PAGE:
Grits also love butter and salt. I don’t recommend trying to make grits without them. And I recommend adding butter during the cooking process, not at the end — the butter helps reduce any sticking of grits to the pan, and grits are pretty sticky stuff.

Grits also love dairy. Try making one batch in water and one batch in milk and I doubt you’ll go back to water.

Actually, my go-to recipe these days calls for half water and half milk. You also can add savory flavor to grits by cooking them in chicken or other stock.

Most recipes say to reduce the heat once the grits have come to an initial boil. Many fail to say how much to reduce the heat. I’ve found that the heat has to be almost constantly monitored and reduced as the grits become thicker, to avoid sticking and to give the grits a chance to absorb liquid and soften. Think of it as a sliding scale: Start at high to bring liquid to a boil, and gradually work your way down to the lowest of the lows when the grits get thick.

Good grits should not only be soft and creamy but also have a consistency that’s a tiny bit soupy, yet thick enough so that they don’t run all over the plate.

Flavor additions

Once you’ve mastered grits, you might want to start playing around with them. These days, shrimp and grits are probably the No. 1 way to use grits beyond the breakfast plate.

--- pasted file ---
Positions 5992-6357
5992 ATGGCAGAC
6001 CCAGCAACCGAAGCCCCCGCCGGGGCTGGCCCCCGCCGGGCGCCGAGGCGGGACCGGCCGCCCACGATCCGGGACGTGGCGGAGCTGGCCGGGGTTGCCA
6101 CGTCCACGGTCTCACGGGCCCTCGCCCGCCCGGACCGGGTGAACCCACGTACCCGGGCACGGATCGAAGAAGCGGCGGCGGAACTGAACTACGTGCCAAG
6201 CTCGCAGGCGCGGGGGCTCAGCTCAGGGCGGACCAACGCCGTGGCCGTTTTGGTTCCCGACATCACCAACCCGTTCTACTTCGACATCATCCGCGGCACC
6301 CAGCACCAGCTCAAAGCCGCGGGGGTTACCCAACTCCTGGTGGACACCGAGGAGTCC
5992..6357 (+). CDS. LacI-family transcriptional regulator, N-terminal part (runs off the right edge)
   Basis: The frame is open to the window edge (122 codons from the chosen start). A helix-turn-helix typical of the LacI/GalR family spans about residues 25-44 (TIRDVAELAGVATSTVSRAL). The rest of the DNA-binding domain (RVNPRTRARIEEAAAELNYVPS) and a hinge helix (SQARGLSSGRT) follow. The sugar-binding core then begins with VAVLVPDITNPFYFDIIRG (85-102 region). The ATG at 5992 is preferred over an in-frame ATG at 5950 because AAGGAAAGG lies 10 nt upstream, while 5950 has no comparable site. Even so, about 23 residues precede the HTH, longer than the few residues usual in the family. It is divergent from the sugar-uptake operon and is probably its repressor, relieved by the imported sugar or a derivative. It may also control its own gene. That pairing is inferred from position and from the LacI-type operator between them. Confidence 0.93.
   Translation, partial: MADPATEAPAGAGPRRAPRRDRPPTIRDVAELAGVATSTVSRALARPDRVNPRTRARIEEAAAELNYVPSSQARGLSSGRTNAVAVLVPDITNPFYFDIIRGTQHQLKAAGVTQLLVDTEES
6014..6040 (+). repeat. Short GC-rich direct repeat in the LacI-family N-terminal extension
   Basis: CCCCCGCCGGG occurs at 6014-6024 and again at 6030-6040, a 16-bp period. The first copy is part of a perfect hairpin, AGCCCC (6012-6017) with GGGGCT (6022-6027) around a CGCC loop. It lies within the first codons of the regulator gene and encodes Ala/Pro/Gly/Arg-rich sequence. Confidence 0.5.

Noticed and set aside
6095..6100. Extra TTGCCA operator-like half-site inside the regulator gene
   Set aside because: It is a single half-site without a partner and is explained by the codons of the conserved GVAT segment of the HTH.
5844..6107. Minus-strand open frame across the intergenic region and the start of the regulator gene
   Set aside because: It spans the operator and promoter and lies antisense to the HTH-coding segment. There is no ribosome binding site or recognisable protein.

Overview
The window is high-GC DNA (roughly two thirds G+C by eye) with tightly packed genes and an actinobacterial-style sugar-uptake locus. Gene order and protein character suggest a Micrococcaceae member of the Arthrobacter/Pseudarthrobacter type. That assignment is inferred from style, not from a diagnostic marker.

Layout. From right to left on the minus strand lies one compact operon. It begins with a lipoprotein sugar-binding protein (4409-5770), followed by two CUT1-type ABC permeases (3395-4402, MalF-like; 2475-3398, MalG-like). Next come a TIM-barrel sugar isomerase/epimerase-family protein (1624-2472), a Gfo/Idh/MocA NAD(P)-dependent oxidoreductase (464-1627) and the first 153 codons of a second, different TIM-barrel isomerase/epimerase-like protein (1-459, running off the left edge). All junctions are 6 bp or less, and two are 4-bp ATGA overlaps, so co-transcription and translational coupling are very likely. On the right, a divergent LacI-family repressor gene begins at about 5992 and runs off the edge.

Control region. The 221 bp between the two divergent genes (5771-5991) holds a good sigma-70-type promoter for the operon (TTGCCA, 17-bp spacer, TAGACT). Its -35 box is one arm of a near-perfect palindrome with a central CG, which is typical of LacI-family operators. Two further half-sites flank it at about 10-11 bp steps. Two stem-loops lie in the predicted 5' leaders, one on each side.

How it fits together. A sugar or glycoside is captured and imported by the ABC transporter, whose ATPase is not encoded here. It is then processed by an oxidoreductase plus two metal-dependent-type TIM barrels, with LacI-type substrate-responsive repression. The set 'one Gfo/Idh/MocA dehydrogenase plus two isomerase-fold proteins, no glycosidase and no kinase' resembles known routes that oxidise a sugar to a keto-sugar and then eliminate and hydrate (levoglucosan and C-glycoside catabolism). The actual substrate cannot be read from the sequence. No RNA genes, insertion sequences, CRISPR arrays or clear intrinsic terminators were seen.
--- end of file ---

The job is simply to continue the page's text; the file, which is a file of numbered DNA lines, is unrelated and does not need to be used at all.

My recipe for shrimp and grits is fairly basic. I don’t use cheese grits. I don’t use cream in the grits. I often don’t even add bacon. I like to taste the shrimp and the grits — which means I avoid any strong flavors that could overpower them. So I stick with a simple combination of sautéed mushrooms, red bell pepper, garlic and scallions with shrimp and buttered grits.

But my recipe allows for variations. If you really have to have cheese in your shrimp and grits, I recommend fresh goat cheese (my first choice), feta or Parmesan. Other additions besides bacon or ham include fresh tomatoes and herbs.

You can have lots of other fun with grits. Top with fresh fruit and honey or maple syrup. Or add crumbled bacon and cheddar. Or sautéed butternut squash and toasted pecans. Or sautéed spinach, onions and feta. Let your imagination run wild. Kimchi? Why not?

You can chill leftover grits and cut the cold grits for frying into cakes. Grits cakes are especially good made with cheese grits.

The cakes are great with poached or fried eggs on top. Think of eggs Benedict with grits cakes subbing for English muffins.

Grits cakes also make a nice starchy side dish for dinner. They pair especially well with seafood.

Or use grits as a base in casseroles, as in Tex-Mex sausage casserole, a recipe that won John Reece of Pfafftown a ribbon at the Dixie Classic Fair a few years ago.

Grits also can be used for dessert. In that same fair contest, John Reece’s wife, Dinah, beat him with a recipe for grits lemon bars — and boy were they good.

Recipe from Michael Hastings

Recipe by Dinah Reece of Pfafftown

Recipe John Reece of Pfafftown

Recipe from Michael Hastings

Recipe from Michael Hastings

mhastings@wsjournal.com

336-727-7394